This photograph shows Katherine Johnson at her desk at the Langley Research Center with a “celestial training device,” a globe inside a globe that showed the key coordinates for navigating an orbit around Earth.
Katherine Johnson, who worked as a mathematician for the National Aeronautics and Space Administration (NASA) for many years, died on February 24, 2020, at 101 years old. Her mathematical calculations dealing with the motion of rockets and other spacecraft helped make NASA’s manned space flights possible. She lived a long and interesting life, full of challenges and amazing accomplishments.
Johnson was born on August 26, 1918, in White Sulphur Springs, West Virginia. She was the youngest child in her family. From an early age, she was very strong in the subject of mathematics. After graduating from high school at age 14, she started attending West Virginia State, a historically black college. There she took all of the math classes the college offered. She graduated at age 18, summa cum laude, which is Latin for “with highest honor.” She earned a degree in mathematics and French. Johnson was also a member of Alpha Kappa Alpha, the first college sorority founded by African American women. Soon after college, she became a teacher at a black public school in Marion, Virginia.
In 1953, early research into space exploration meant there was an opening for African American computers at Langley Research Center’s Guidance and Navigation Department. Before electronic computers were widely used, many women worked as “human computers” who performed mathematical equations and calculations by hand. After spending years as a teacher, stay-at-home mom, and graduate school student, Johnson had found the perfect opportunity for her amazing math skills.
The Langley Research Center, which later became part of NASA, first started hiring women to work as computers in 1935. During World War II, the research center expanded to also hire African American women to do this work. The shortage of workers during the war opened up new opportunities for African Americans, who often faced discrimination when looking for jobs.
As part of her work as a computer, Johnson calculated the path for astronaut Alan Shepard’s famous mission. On May 5, 1961, he became the first American to travel into space. After NASA began using electronic computers, astronaut John Glenn asked that Johnson check all the calculations before his flight on the Friendship 7. Johnson’s calculations were also important to the success of the Apollo 11 Moon Landing and the start of the Space Shuttle program. After working for 33 years at Langley and NASA, she retired in 1986. She said she loved going to work every day.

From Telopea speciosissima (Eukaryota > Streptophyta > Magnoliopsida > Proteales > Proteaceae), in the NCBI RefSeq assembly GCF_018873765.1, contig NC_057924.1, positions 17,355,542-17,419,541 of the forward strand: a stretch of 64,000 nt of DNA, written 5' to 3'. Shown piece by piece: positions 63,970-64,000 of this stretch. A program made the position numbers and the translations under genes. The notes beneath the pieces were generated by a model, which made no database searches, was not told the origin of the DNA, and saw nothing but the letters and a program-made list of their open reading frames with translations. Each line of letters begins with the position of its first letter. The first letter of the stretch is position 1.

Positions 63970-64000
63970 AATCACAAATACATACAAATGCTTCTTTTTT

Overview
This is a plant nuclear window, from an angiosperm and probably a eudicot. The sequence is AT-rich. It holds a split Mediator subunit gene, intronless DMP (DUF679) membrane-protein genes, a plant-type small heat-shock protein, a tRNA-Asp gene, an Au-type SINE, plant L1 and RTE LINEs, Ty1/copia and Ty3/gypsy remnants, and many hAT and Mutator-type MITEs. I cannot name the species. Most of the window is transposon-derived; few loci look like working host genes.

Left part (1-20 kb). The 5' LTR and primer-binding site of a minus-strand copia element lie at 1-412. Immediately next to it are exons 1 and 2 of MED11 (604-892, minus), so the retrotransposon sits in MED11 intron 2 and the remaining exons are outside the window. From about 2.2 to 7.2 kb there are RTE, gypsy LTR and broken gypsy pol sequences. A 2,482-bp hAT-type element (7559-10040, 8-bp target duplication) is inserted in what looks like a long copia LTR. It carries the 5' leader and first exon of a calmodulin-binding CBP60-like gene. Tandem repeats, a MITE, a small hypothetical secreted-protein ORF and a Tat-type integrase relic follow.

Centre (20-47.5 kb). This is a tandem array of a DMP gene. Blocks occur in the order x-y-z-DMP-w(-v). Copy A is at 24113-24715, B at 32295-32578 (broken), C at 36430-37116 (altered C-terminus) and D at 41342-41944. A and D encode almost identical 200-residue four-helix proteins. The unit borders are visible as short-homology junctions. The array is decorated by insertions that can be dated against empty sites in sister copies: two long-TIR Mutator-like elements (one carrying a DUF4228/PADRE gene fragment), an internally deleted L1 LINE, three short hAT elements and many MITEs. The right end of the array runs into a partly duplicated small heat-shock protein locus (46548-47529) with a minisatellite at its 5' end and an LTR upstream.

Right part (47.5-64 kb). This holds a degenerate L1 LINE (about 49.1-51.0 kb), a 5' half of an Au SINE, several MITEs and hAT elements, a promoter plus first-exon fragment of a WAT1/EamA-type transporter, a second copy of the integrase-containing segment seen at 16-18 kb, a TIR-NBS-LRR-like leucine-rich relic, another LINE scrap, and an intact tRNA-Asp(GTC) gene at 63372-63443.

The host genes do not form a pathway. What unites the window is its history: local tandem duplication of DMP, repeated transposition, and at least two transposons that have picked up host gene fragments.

If it wasn’t for the Civil Rights and women’s rights movements, many people might not have known about Johnson and other African American female computers. In 2015, even more people became aware of Johnson’s achievements when President Barack Obama awarded her America’s highest civilian honor—the Presidential Medal of Freedom. In the following year, Johnson’s story along with two other notable African American women, Dorothy Vaughan and Mary Jackson, was told in a book by Margot Lee Shetterly called Hidden Figures. A film based on the book was released that same year. Both the book and the movie were very popular and won many awards. More importantly, they shared the story of women who otherwise might have been forgotten in American history. After hearing the sad news of Johnson’s passing, NASA Administrator James Bridenstine said, “She was an American hero and her pioneering legacy will never be forgotten.”
Image credit: ©Cover Images via AP
- Katherine Johnson Biography
Read Katherine Johnson’s official NASA biography to learn more about her amazing journey.